Preparing to restore to a new disk ; is it better to image, or to clone ?


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Clairvaux
Clairvaux
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I am about to retire my old mechanical disk devoted to data, and replace it with a brand new one. The program Hard Disk Sentinel says this about the existing disk :

There are 3 bad sectors on the disk surface. The contents of these sectors were moved to the spare area.
The drive found 2 bad sectors during its self test.
There is 1 weak sector found on the disk surface. It may be remapped any time in the later use of the disk.

What is the best method to ensure existing problems do not port over to the new disk ? Clone, or image then restore ?

I use a separate system disk, and I already replaced the old mechanical disk devoted to it with an SSD. If memory serves right, I imaged and restored.

[Note : I'm not a new member. I've been using Macrium for years. For some reason, the forum doesn't want to send me email alerts. So I tried repeatedly to reconfirm my email address, but I never receive the activation mail, despite the forum saying it sent it. That's why it says "awaiting activation", and it seems I'm set to wait for ever. That's the email I used to buy Macrium ages ago, and the system recognizes it.]
Edited 18 October 2020 9:34 PM by Clairvaux
jphughan
jphughan
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As long as all of the data is still readable, then problematic sectors don't carry over to other drives because the very nature of problematic sectors is that they are specific to the hardware itself.  Copying data from one drive to another won't cause the data to be copied in a way that will inflict damage on the destination.  Even if you had bad sectors where active data resided, then to my knowledge there's no difference in terms of how Reflect handles that situation when reading the source as part of a clone operation vs. an image backup, but Macrium Support might be able to weigh in on that here.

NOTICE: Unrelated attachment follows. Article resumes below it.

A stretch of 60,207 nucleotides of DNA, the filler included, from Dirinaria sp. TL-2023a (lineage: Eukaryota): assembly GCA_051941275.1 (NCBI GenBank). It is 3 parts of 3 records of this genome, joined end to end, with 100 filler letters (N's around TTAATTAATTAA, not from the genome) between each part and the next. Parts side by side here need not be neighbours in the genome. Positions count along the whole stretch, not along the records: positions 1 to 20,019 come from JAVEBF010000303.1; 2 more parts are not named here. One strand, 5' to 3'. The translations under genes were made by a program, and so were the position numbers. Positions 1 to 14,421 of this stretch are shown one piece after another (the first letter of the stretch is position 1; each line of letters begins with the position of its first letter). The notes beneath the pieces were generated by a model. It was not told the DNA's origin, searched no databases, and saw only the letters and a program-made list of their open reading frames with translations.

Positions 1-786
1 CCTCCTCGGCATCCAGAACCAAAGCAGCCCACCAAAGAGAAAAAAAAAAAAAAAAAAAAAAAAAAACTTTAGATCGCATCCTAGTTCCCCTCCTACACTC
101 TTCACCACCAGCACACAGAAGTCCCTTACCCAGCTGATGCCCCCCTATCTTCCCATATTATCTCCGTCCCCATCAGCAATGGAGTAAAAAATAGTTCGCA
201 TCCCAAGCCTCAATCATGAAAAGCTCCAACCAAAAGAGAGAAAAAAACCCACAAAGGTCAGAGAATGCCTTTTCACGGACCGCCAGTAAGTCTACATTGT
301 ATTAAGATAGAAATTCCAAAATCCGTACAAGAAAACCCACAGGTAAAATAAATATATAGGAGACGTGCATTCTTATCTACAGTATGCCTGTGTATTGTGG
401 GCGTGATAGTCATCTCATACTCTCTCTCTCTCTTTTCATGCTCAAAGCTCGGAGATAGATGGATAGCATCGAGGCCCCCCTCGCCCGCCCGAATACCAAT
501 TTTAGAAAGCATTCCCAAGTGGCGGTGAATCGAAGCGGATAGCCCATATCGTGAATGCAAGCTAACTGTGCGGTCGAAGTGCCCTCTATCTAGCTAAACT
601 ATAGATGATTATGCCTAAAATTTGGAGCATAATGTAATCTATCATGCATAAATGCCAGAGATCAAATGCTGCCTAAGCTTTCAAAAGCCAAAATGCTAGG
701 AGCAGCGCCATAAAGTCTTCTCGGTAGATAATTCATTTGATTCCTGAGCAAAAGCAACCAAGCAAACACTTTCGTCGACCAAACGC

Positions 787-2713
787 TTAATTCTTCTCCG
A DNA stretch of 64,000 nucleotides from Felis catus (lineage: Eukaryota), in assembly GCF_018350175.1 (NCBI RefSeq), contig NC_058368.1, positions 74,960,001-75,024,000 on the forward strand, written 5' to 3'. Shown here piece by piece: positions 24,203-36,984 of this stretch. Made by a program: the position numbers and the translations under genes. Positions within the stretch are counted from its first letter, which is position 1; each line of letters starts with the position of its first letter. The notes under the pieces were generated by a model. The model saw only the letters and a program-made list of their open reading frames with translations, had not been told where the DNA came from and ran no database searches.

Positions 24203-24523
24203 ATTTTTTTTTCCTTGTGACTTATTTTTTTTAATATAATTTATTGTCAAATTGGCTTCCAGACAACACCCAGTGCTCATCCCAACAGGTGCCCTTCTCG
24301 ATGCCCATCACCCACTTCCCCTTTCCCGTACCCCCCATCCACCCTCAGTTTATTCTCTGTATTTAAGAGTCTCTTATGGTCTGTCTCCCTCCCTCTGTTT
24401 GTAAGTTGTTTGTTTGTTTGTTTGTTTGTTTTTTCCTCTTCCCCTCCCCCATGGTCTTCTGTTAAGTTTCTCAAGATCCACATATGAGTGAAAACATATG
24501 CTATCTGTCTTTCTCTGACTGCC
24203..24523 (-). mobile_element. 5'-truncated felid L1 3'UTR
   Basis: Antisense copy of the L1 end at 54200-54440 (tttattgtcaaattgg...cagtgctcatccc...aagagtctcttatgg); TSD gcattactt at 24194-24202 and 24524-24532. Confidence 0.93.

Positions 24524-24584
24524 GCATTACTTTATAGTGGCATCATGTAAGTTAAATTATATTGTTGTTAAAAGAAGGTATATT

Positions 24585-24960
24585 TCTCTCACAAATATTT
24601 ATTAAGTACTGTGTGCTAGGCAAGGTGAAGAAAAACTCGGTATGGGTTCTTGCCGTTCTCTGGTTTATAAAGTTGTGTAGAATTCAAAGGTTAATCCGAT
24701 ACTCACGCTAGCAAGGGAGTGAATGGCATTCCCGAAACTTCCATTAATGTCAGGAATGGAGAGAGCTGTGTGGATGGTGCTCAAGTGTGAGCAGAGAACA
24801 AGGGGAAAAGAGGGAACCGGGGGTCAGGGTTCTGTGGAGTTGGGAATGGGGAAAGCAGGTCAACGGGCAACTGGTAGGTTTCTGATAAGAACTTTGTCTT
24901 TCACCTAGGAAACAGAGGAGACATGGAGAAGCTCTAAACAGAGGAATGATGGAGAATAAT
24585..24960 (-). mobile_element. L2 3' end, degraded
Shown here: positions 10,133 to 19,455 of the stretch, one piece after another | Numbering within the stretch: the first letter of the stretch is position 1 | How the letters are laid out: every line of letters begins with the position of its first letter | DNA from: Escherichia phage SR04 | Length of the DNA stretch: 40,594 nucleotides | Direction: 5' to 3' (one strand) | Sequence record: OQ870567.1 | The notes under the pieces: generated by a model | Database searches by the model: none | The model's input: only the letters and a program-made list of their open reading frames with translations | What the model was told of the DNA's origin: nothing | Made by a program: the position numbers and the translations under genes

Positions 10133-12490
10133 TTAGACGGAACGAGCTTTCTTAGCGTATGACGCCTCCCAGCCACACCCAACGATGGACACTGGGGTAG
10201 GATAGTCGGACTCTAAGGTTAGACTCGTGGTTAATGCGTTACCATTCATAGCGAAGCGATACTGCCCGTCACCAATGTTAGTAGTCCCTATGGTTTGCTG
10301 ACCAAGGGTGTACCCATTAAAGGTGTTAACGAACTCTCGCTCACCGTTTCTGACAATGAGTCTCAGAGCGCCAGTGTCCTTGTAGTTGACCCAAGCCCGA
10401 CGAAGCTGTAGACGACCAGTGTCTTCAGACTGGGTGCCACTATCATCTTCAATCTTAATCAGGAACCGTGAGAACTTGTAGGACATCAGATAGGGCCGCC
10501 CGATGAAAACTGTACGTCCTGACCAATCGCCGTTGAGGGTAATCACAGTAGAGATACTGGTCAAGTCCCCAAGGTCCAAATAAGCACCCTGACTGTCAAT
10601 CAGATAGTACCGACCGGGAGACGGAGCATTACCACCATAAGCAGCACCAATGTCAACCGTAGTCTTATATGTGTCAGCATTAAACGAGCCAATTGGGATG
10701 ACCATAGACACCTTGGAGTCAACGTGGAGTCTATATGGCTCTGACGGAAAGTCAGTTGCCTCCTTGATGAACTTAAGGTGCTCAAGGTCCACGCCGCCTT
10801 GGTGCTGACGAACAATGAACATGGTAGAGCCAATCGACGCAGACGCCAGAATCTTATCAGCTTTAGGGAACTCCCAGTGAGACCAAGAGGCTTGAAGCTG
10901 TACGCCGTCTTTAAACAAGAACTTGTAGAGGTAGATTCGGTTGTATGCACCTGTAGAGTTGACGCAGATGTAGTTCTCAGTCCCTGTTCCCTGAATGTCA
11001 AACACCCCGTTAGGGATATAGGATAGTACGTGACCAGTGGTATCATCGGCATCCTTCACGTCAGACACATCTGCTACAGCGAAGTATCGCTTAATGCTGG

Apart from that potential difference though, there isn't going to be a difference in the end result on the new disk between these two migration methods.  The only differences are in how you get there.  All else being equal, a clone will be faster because you're copying data straight from source to the destination in a single operation.  But it requires you to have the appropriate hardware to have the source and destination devices connected simultaneously, e.g. multiple drive bays/slots or appropriate adapters.  Not everyone has those, especially those with laptop users working with M.2 SSDs, since most laptops only have one M.2 slot for storage and not everyone has M.2 SATA or M.2 NVMe to USB adapters.

By comparison, an image and restore is a two-step process where you "park" your data on a third device, such as an external hard drive or network location.  Essentially, you capture the content of your source disk to a file, and then as a separate process restore the contents of that file to your destination.  That takes longer because you have to write your data to that intermediate location and read from that location to your destination rather than going straight from source to destination.  But if you don't have the type of hardware I described above for a clone operation, then this might be easier overall.  And it has the side benefit of leaving you with a nice backup of your source disk all wrapped up in a single file.

GO

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